[Precinct House yard]
(Petrie comes out with Marquette)
MARQUETTE: So, how's Claudia?
PETRIE: She's fine, Inspector, but you didn't call me out here to talk about my family, did ya?
MARQUETTE: Now, why didn't you volunteer to run?
PETRIE: I thought the choice was mine, Inspector.
MARQUETTE: Well, I hope you aren't avoiding this assignment because of personal feelings.
PETRIE: Well, sometimes personal feelings should be enough.
MARQUETTE: Not when you're a cop. ...Look, ...Petrie,...
PETRIE: Peetrie, sir.
MARQUETTE: I'm a little short-handed. I need every man I can get, especially good ones like you.
PETRIE: Don't you mean 'black ones like me'? A good man wouldn't run with them. A black man shouldn't even consider it.
MARQUETTE: I understand how you feel. I was in uniform during the sixty-eight riots when Dr. King was shot. AB Squad, double shift pattern, that sort of thing.
PETRIE: Are you comparing the death of a great leader to a runner in a foot race?
MARQUETTE: The situation was the same. I had a job to do. I felt kind of guilty being out there. I guess I didn't care what happened to Dr. King.
PETRIE: We are talking about South Africa, sir.
MARQUETTE: Well, I ...am talking about America. There was a riot going on out there, man! People lives were in danger and I had a choice to make.
PETRIE: Sir, I...
MARQUETTE: So do you! ...Now, right now ...you're high on the list for Sergeant, and I don't care what decision you make, Detective, as long as you choose to run.
KNELMAN: Er, we've got an assignment for ya. Two of the South African runners have quit the race. There's this woman left. Kathy Wade. She's thirty, divorced, a great runner. (handing Chris a file) It's in there. I want you two to talk her in to dropping out.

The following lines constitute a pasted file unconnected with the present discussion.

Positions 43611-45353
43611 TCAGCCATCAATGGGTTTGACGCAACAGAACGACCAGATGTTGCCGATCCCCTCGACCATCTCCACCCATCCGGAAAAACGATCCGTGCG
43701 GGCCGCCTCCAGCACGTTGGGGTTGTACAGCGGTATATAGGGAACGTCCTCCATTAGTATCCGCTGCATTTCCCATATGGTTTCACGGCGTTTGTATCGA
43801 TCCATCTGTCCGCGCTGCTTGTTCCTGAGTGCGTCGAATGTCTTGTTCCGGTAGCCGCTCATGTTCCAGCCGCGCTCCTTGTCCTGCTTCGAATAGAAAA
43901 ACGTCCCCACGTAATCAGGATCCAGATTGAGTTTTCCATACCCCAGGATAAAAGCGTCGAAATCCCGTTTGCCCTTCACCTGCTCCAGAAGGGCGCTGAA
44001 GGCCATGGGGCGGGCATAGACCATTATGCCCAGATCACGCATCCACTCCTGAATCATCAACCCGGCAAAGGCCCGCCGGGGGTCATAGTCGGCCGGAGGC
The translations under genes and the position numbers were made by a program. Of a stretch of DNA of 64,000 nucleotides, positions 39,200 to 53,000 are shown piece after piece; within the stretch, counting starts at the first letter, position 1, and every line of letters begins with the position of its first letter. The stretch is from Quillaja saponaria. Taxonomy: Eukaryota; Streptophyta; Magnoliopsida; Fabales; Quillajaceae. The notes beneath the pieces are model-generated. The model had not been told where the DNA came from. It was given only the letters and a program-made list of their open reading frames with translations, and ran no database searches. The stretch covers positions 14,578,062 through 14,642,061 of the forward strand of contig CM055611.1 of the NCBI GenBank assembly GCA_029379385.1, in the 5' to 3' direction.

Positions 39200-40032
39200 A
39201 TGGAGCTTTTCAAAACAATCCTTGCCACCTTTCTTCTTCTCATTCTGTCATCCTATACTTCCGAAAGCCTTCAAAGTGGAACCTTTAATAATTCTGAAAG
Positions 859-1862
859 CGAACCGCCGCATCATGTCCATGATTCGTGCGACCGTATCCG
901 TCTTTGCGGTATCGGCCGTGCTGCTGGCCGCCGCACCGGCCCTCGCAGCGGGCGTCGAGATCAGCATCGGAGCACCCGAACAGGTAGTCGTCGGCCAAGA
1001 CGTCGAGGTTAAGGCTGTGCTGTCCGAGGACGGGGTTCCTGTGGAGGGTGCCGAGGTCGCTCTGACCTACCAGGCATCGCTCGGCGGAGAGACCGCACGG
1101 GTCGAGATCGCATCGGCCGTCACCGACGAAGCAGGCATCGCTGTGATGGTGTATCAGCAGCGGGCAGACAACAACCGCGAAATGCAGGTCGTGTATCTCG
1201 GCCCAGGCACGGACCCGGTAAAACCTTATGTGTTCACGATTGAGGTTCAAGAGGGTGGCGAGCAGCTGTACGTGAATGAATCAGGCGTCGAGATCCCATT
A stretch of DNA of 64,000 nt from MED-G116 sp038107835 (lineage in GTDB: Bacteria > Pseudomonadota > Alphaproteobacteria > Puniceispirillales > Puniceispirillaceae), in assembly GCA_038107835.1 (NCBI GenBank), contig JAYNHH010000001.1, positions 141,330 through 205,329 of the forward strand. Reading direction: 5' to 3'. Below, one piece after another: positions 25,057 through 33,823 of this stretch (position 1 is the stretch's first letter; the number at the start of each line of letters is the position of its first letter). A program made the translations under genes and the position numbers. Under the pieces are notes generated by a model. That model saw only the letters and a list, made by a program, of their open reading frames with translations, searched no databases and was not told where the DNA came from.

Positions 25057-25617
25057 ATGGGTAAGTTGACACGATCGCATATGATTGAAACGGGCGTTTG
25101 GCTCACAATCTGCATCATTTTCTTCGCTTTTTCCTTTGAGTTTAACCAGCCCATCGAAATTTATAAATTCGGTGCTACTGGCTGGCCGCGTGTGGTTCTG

CHRISTINE: She's come along way o drop out now. Any suggestions?
KNELMAN: Yeah. You're women. She's a woman. She ought to listen to ya. Also she's got a twelve year-old son she's putting at risk. So Lacey, ...appeal to her as a mother.
MARY BETH: With respect, sir, if we can't prevent her to run, there must be something else the Department can do.
KNELMAN: Yes, there is, Detective. I want you two to talk her into quitting. She's gonna sue anyone who wants to force her out. I won't be crucified on this one.
CHRISTINE: So what if we can't convince her?
KNELMAN: Then nothing better happen to her. Nothing.
(the duo are walking along with Kathy Wade, the South African marathon runner, who is out training)
MARY BETH: But your trainer doesn't think that you should be running at all.
KATHY WADE: Yeah, well, Derek and I don't always agree.
CHRISTINE: Miss Wade, has it occurred to you that you could be blown away from any rooftop or tree. Take a look.
MARY BETH: Yeah, what with the crowds and all, it only needs somebody with a handgun. Wouldn't you say, Sergeant Cagney.
KATHY WADE: You two should understand something. I don't scare. Once I decide to do something, I do it.
MARY BETH: And tough luck if other people get hurt too. Right? There are other runners, you know. There are spectators that you could be putting in danger.
KATHY WADE: All I'm doing is running a race. Everything else is nothing to do with me.
MARY BETH: (pulling Kathy Wade back by the elbow) Miss. Wade, there will be other races.
KATHY WADE: Look, this is about sponsors, the right competition, the right money. I'm not quitting. And I bloody well don't care what you two or the rest of the world think.
(she runs off)
CHRISTINE: Well, you've gotta admire her guts.
MARY BETH: Yeah?! It's her warmth that wins me over.
[Outside Kathy Wade's hotel]
(a peaceful anti-apartheid demonstration is going on)
(Kathy Wade is being massaged by Derek Volker. She suddenly sits up)
KATHY WADE: Officers! Is this really necessary?!
CHRISTINE: Yes it is. Did you see what's going on out there?
KATHY WADE: I don't want them here.
DEREK VOLKER: Let them do their job.
KATHY WADE: That would make you happy, wouldn't it?
DEREK VOLKER: Kathy!
KATHY WADE: (to Chris) I don't know why you're making such a big deal out of this.
CHRISTINE: Well, Miss. Wade, death threats are a big deal.
KATHY WADE: (to Volker) I've goy a little cramp in my left calf. (her son, Peter, comes round to massage her right calf) Don't do that, Peter. Would you let Derek do it.